Two and a half decades is a long time to wait, but at least there’s a light at the end of the tunnel. By keeping up with payments, you can eventually get Parent PLUS loan forgiveness.
A second option for Parent PLUS loan forgiveness — and one that doesn’t take as long as the ICR approach — is PSLF.
Under this program, parents who work full-time for certain government entities or nonprofits and make consistent payments for 10 years can get their loans forgiven.
Just like with ICR, though, you’ll have to change up your repayment plan in order to qualify.
If you stayed on the standard 10-year plan, you wouldn’t have any remaining balance left on your loans to forgive. And you’re not eligible for most income-driven plans with the exception of ICR, if you consolidate first.
So again, you’ll need to apply for a Direct Consolidation Loan and then get your loan on ICR. Assuming you have a large enough loan and work for a qualifying employer, this route could lead you to loan forgiveness.
That being said, the fate of PSLF has been up in the air lately, and it’s unclear whether the government will continue to fund the program for new applicants.
In the meantime, though, the program still exists. If you work in public service, hold onto relevant documentation that you might need when you apply. You could fill out and submit the PSLF Employment Certification form on a yearly basis, for instance, or more often if you change employers.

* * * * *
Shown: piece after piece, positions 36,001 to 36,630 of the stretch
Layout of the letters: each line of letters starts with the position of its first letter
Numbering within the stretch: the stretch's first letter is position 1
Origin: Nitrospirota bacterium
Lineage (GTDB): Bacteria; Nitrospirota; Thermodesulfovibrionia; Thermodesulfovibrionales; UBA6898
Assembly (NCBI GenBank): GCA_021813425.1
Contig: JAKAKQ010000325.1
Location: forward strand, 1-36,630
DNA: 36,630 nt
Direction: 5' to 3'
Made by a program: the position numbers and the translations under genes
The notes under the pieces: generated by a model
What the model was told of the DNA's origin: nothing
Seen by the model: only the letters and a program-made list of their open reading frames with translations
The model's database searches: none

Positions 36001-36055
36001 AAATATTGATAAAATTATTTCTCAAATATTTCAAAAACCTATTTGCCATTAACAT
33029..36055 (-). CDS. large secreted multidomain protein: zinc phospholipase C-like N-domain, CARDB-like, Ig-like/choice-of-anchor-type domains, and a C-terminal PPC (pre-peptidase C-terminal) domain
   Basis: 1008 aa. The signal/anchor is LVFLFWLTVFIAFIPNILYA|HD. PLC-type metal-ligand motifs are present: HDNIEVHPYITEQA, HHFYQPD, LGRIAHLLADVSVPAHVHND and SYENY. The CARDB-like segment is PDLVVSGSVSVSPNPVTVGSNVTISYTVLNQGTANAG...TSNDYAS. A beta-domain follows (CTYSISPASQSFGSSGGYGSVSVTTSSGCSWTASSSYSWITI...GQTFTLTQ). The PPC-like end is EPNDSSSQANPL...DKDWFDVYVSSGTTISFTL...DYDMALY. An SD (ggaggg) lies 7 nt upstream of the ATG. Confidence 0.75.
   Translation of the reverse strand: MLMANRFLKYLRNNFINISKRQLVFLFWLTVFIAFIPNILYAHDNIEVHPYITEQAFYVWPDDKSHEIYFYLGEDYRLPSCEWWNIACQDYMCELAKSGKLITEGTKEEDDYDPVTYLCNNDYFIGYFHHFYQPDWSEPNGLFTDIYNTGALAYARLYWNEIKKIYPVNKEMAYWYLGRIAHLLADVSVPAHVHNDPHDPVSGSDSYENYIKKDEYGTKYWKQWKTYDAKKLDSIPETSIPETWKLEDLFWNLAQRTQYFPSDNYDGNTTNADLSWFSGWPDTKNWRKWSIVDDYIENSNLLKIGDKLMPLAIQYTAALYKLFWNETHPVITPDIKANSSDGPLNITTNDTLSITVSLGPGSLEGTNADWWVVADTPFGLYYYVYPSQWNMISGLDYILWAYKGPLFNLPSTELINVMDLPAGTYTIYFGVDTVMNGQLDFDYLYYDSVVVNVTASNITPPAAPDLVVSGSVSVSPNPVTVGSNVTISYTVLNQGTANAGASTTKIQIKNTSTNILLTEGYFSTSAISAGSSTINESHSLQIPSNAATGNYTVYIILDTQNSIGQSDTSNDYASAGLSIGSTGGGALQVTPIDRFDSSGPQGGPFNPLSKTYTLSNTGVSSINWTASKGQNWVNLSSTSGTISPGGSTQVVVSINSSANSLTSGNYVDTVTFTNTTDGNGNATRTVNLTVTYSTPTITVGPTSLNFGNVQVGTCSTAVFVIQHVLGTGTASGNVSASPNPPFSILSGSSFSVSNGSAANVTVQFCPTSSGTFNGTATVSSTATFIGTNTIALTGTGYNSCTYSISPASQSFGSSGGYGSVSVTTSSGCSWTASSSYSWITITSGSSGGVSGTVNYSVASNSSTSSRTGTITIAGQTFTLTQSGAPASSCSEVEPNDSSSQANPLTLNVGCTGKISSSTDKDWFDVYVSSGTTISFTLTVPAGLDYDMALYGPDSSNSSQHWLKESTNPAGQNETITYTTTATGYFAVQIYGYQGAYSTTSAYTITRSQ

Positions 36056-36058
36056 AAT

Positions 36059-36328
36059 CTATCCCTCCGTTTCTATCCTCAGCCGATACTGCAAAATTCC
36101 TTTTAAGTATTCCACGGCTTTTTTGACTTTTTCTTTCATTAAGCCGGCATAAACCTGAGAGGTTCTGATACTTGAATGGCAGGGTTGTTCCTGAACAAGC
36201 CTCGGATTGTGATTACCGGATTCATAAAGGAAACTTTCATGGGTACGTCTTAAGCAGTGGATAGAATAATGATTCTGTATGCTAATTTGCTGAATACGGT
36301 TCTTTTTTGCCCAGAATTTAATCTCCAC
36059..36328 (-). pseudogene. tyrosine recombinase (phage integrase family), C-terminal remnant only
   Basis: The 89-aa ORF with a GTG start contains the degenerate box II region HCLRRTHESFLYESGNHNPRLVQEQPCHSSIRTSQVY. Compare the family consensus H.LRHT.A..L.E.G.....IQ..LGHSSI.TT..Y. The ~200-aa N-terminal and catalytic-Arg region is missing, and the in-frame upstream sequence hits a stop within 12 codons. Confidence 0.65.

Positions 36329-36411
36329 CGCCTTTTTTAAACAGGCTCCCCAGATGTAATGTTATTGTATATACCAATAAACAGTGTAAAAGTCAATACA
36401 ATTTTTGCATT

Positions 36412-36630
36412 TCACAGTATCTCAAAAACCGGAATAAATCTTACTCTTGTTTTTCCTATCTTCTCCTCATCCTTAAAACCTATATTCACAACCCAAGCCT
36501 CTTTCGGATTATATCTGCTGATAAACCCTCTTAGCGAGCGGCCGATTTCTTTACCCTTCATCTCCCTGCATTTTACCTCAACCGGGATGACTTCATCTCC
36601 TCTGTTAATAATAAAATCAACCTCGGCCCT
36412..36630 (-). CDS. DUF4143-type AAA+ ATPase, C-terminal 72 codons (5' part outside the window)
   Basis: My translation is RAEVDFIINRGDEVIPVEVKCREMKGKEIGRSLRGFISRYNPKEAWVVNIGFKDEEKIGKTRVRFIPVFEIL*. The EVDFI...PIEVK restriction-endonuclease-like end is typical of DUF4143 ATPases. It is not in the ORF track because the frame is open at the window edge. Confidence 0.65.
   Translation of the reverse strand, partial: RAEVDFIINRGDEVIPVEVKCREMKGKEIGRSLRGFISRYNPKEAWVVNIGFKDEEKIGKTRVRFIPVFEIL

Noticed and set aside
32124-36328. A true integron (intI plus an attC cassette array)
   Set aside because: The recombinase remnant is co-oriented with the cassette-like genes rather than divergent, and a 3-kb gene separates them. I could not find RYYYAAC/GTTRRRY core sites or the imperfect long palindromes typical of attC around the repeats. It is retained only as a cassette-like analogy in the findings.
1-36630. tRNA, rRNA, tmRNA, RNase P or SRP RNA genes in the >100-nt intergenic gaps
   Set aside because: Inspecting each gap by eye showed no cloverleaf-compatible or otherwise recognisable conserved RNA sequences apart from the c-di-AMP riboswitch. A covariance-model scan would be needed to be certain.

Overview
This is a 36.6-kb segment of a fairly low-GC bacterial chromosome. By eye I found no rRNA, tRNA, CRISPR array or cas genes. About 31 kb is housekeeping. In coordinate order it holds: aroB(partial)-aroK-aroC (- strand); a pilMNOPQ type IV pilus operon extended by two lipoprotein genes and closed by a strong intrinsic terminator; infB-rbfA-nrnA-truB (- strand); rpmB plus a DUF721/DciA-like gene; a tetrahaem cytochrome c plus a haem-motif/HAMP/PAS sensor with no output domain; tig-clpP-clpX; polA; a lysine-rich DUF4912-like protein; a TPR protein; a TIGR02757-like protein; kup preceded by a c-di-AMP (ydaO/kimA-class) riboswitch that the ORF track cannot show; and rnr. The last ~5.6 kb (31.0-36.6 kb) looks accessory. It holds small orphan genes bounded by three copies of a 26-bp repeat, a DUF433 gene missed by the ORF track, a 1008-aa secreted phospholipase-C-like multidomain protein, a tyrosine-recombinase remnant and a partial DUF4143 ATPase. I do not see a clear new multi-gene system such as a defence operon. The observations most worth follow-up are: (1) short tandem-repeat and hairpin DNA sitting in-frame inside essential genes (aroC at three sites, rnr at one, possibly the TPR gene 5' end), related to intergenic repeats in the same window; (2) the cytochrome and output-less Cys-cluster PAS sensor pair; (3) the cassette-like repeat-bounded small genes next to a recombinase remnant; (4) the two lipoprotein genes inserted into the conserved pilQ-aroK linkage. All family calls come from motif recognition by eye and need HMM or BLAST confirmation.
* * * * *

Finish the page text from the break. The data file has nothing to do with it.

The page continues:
After 10 years, you could see forgiveness of your Parent PLUS Loan (now technically a Direct Consolidation Loan). And here’s more good news: Under PSLF, your forgiven loans are not considered taxable income.
While public servants could qualify for Parent PLUS loan forgiveness through PSLF, professionals in other sectors might be eligible for state-run repayment assistance programs. Some common careers that qualify include doctor, nurse, teacher, lawyer, pharmacist and dentist.
Some private companies also help their employees pay off their loans with a student loan matching benefit. Similar to a 401(k) match, these companies pay off their employees’ student loans up to a certain amount.